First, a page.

A portable multisensory room for children with sensory processing disorder, co-created by a Thomasian, won third place in the Southeast Asian leg of the Harvard Innovation Challenge (HIC).

Occupational therapy sophomore Jose Maria Miguel Burgos, along with his teammates Sherry Lee, Reem Barakat, and Crystalia Evelyn Liaw came up with the idea of “Sensory-in-the-box,” a portable alternative to usually expensive multisensory rooms.

Burgos said his group’s proposal drew inspiration from the Snoezelen brand of multisensory environments. 

Snoezelen multisensory environments are spaces that help reduce agitation and anxiety and therapeutically promote intellectual activity.

These immersive rooms, specifically designed to develop a person’s senses, are used to treat people with sensory processing disorder, a condition that affects how the brain reacts to and processes stimuli.

Burgos’s team proposed a “carry-on luggage” that makes use of the sensory integration approach in occupational therapy called Ayres Sensory Integration (ASI).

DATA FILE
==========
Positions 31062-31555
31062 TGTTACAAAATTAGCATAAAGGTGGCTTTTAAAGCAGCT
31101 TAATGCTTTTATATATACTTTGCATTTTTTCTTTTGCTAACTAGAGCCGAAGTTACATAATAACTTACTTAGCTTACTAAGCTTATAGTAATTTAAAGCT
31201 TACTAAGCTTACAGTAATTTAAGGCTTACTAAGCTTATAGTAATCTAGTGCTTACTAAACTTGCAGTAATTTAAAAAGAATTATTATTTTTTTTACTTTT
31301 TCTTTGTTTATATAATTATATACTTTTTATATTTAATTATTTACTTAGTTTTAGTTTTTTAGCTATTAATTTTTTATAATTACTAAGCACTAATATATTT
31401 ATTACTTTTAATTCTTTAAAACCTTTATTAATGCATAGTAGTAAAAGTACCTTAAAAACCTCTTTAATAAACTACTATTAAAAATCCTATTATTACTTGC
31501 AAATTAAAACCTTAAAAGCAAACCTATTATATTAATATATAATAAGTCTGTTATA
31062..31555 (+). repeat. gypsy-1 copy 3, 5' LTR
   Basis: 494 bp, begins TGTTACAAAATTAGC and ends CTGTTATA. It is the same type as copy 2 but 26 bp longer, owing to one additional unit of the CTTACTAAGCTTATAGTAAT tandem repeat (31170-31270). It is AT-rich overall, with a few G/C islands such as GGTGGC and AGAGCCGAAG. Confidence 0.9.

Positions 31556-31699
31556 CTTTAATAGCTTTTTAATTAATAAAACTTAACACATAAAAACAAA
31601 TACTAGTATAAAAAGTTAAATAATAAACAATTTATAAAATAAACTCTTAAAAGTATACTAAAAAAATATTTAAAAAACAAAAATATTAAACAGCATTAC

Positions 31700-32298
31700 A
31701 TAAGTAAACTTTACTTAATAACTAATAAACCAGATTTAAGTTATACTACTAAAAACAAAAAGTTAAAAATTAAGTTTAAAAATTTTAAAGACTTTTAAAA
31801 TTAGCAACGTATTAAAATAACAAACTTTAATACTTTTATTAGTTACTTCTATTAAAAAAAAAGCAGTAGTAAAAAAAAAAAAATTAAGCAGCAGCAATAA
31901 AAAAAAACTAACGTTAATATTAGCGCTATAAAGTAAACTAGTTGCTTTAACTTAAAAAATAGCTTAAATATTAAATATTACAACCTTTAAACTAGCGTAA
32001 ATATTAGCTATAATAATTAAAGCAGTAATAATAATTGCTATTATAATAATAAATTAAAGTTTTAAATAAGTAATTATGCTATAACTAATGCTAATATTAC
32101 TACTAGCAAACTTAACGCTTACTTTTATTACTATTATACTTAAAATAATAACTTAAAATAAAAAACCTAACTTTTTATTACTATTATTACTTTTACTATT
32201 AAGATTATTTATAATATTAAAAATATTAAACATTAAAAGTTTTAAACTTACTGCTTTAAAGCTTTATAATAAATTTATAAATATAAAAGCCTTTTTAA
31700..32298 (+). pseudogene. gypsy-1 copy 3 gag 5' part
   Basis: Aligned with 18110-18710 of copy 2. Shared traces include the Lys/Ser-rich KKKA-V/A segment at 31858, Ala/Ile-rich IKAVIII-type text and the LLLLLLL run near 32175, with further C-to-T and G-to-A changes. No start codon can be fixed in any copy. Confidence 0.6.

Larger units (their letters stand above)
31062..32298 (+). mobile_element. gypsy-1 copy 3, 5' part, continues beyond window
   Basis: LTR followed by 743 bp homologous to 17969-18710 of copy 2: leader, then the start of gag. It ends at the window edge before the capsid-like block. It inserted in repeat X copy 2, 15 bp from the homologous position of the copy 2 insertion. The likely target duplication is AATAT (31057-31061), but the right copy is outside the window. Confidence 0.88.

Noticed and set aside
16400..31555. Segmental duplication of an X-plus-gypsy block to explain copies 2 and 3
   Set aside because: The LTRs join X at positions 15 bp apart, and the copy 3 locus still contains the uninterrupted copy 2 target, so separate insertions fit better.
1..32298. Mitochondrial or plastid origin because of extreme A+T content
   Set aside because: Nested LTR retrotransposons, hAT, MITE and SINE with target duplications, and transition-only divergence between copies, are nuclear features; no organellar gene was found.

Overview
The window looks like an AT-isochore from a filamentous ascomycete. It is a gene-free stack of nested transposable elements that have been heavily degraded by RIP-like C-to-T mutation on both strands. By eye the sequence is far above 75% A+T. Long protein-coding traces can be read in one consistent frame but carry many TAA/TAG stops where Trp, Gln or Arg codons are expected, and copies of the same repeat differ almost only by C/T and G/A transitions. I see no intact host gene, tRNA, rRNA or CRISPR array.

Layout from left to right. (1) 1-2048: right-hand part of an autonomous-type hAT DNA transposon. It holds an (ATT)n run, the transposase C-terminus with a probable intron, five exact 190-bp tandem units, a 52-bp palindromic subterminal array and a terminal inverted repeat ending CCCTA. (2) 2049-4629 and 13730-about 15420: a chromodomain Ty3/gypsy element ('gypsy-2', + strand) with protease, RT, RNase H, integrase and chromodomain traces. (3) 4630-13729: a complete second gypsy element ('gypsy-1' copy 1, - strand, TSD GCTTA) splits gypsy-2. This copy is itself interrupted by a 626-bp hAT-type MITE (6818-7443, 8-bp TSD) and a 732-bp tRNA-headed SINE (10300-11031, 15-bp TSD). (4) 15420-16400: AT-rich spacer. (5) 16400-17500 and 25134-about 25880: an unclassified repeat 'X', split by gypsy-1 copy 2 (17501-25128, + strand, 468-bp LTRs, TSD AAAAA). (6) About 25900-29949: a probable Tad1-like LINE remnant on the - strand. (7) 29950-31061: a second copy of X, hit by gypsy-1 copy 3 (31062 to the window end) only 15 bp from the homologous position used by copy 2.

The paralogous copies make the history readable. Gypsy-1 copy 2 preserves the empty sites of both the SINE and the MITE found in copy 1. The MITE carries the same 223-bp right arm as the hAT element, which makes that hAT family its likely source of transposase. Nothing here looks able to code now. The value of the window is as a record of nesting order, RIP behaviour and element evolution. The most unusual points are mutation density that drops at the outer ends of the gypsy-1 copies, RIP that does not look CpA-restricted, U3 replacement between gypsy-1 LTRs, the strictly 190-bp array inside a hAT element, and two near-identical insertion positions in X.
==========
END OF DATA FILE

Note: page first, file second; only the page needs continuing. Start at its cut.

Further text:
According to the American Occupational Therapy Association, ASI is a process that helps people “register, modulate and discriminate sensations” received by the five senses of the body.

“As specialized multi-sensory facilities are exclusive and scarce, I hope to provide a contextualized solution that Filipino families can use for their child with sensory processing disorders,” Burgos told the Varsitarian

“It breaks my heart that these kids are left out from their typical developing playgroups (due to the pandemic). Therefore, if an environment or modality can help them find a sense of normalcy and wellbeing, then I really think it’s worth pursuing,” he said.

Effective sensory integration can help develop the skills needed to perform occupational roles in society, he said.

Burgos said the group intends to implement the project through Bayesena Dreams Studio, a “healthcare-focused lifestyle startup company” he co-founded.

The HIC is a conference that enjoins high school and university students “to create innovative solutions” to issues hounding their home regions.

Delegates were tasked to focus on two sectors this year, namely, “Urbanization & Industrialization” and “Well-being & Equality.”

Burgos’s group competed against 15 other teams in the conference, which was held from July 23 to 25.


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